[Masthead] Fair ~ 55°F  
High: 74°F ~ Low: 53°F
Wednesday, May 4, 2016

Majority of Iowans support plans to increase some taxes

Tuesday, February 24, 2004

A majority of Iowans support Gov. Tom Vilsack's proposals to increase the cigarette tax and expand the sales tax, according to the copyright Iowa Poll in the Des Moines Sunday Register.

The survey shows 70 percent of the state's adults favor raising the cigarette tax by 60 cents a pack.

Twenty-nine percent are opposed and 1 percent are unsure.

Sixty-three percent favor extending the sales tax to 17 services that aren't currently taxed, including accounting and engineering. Twenty-nine percent are opposed and 8 percent are undecided.

The poll, conducted Feb. 7-11 by Selzer & Co. Inc., has margin of error of 3.5 percentage points. It was based on random telephone interviews with 800 Iowans age 18 or older.

"I'm a former smoker, and I honestly don't think they tax cigarettes enough," said poll participate David Geiger, of Council Bluffs.

The current tax on cigarettes is 36 cents a pack.

But Geiger, a political independent is among a minority of Iowans who are opposed to expanding the sales tax.

"I just don't think that's a good idea. I'd hate to see that happen because services by and large are things that people have, just like food," he said.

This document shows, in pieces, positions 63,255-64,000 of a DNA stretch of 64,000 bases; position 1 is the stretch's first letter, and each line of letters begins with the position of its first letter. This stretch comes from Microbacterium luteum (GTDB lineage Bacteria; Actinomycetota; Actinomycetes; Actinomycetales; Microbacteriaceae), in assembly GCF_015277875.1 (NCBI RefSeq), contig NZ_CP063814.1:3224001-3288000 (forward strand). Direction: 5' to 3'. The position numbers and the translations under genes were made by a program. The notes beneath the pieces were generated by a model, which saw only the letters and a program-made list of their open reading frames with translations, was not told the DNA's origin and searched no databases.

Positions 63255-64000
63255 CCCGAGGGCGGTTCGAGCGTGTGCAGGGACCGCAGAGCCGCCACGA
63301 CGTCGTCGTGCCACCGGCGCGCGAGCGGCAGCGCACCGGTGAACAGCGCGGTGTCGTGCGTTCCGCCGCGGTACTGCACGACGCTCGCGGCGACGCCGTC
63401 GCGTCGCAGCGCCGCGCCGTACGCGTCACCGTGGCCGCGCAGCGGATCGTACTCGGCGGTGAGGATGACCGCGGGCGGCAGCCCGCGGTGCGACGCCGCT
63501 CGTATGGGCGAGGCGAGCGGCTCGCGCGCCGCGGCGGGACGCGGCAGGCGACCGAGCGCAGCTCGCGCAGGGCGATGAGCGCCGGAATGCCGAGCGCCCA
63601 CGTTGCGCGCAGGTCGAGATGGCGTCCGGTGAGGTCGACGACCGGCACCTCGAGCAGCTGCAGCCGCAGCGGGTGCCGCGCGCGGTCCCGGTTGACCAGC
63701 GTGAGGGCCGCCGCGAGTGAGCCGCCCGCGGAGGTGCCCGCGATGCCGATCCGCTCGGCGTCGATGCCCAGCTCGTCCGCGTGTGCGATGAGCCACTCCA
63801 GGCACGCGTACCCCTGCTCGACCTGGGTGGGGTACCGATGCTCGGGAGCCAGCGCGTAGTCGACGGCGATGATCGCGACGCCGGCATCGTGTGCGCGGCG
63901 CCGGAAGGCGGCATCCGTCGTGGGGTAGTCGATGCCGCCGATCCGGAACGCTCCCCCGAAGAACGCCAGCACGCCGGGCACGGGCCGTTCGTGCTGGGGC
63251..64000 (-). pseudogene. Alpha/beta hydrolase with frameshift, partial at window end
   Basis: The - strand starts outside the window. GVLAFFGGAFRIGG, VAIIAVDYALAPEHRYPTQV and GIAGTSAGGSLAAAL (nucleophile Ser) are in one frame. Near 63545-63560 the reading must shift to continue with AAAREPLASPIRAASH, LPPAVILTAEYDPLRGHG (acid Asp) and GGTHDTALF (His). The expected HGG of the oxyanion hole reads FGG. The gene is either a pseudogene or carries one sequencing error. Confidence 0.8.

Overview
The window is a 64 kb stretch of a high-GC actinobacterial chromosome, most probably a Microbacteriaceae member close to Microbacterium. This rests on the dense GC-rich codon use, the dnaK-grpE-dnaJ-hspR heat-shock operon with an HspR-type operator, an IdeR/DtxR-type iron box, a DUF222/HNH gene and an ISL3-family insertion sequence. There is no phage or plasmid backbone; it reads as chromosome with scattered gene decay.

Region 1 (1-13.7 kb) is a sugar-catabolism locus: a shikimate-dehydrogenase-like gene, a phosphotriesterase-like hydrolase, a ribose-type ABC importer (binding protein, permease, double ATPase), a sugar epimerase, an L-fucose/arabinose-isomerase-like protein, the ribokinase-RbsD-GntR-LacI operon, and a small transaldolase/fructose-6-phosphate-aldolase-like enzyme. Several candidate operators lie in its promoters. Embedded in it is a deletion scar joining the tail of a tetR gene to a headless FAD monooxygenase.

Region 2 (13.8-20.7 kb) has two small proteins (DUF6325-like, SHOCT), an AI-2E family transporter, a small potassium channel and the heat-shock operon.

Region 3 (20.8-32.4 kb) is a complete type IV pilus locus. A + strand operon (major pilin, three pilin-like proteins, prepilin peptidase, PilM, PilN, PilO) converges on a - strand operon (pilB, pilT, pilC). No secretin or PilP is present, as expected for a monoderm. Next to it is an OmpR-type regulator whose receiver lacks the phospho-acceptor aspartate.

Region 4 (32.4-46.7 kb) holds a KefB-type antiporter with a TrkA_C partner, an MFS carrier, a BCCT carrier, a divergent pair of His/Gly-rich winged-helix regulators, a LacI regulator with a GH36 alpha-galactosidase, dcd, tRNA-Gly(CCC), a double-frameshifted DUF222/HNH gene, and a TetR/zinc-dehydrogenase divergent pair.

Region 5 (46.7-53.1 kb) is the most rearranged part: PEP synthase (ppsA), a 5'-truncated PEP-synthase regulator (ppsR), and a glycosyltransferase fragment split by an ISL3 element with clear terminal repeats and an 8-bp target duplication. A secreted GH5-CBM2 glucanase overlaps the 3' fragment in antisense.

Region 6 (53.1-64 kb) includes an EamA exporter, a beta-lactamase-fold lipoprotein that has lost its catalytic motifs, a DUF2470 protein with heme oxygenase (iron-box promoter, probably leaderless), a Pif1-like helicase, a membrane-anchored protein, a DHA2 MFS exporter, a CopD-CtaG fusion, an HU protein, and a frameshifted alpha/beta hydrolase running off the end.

Majority support for the governor's tax proposals doesn't translate into popularity for Vilsack, a Democrat serving his second term.

The survey found 62 percent disapprove of his handling of the state budget, 51 percent fault his handling of education and 46 percent disapprove of his handling of economic development.

Vilsack does better on his overall job performance _ 49 percent say they approve, while 41 percent disapprove.

The governor's current rating is 1 point above his lowest popularity level since taking office in 1999. In a June 2002 poll, 48 percent of Iowans approved of his effort.

The latest Iowa Poll was taken prior to two important developments last week.

Vilsack said he would veto an education spending bill because he believes it does not provide enough money for schools over the next two years.

He also announced $20 million in state financing for 28 Iowa companies through the Grow Iowa Values Fund and other economic development programs.

Respond to this story

Posting a comment requires free registration: